the Baillieu library at Melbourne Uni still has its modernist stack. It doesn’t have the same encircling of carrells that evoked the Exeter library for me – in the way that Fisher library did: but even sitting at a table with a book hand picked from the shelves (as opposed to pre-ordered via a legitimate staff account online) produced a nostalgic comfort which is sadly missing in other institutions where I teach. There the library is a space of coffee shops, beanbags and photocopiers, with lanyard branded minions proferring a vacuous form of help that is no help to the scholar. The real space of the library is now online: deferred to the emails with invisible librarians (who are still so marvellous) and the search engines: where most tomes can be accessed as ebooks and read via an illuminated screen on my tablet or computer.
Of course now, all physical libraries are physically closed. And the physical books remain on their shelves or in their offsite archives.
For the past few years I have taught undergraduates who have almost never used a physical book from an academic library: and to whom Dewey numbers are as mystifying as the BarCode sequences… that they may scan at the self-serve checkouts if and when they are instructed to by a university assignment.
Most students read words on screen: “words written in light” as one old friend used to preface his emails….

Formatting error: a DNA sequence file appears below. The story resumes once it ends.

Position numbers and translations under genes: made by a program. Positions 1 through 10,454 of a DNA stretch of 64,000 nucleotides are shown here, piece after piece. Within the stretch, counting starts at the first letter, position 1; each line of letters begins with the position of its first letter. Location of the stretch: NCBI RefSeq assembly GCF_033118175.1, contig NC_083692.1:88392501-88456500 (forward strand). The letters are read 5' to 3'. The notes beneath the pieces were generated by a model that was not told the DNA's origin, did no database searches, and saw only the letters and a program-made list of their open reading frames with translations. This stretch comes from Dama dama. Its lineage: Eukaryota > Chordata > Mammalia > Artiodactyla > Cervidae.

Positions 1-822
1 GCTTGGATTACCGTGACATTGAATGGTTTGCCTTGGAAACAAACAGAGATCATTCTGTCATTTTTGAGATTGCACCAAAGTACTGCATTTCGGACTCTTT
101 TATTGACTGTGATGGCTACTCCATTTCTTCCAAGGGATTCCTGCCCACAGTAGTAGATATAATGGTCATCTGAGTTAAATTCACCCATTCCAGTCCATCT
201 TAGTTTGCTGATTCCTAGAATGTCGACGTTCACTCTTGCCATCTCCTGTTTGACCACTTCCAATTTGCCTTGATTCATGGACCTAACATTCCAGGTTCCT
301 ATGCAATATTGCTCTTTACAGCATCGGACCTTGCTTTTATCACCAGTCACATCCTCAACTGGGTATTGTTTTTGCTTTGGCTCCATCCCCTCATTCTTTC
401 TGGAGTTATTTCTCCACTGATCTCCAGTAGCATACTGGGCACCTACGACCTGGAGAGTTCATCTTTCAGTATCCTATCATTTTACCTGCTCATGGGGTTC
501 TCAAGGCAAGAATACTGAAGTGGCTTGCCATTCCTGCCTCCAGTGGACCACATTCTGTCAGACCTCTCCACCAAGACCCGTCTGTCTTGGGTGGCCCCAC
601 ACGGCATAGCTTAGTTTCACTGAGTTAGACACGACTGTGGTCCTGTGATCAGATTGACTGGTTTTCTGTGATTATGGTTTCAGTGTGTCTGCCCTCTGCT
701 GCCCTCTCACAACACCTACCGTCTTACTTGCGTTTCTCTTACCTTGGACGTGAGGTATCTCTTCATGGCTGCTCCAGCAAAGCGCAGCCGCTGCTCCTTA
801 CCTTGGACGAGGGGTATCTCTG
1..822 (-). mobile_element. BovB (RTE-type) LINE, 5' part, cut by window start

And I wonder about this reconfiguration of words and architecture: as words leave the liminal space of the library: a monument to light and visibility and housing the encounter between the ocular body and the printed text enfolded in a volume….. and as we now find words on our private screens of phones and tablets and computers, in our houses, touched only by our hands, held up to our noses in darkened rooms, or maybe well lit ones.
Now – we are all teaching via video conferencing: and I as a speaking head, talking to other heads or the black squares of students with poor internet connections or poor attention spans or who are trying to simulate study from the spaces where they do their caring work, or possibly paid work in delivery vehicles or factories.
And I try to teach students about Louis Kahn’s phenomenological approach to designing with light: and how light moves through spaces and through our bodies.
In a classroom: we could look at the windows and track where light moves around the room: but here: the light is deeply fractured into their personal space… and the tutorial as a portal into a virtual space is just so very strange.
And this is such a strange time to be teaching about monumental architecture when we are no longer able to participate in the civic spaces where students and teachers habitually encounter it.
And I wonder what the architectural response will be to these times of residential confinement and the destruction of civic life.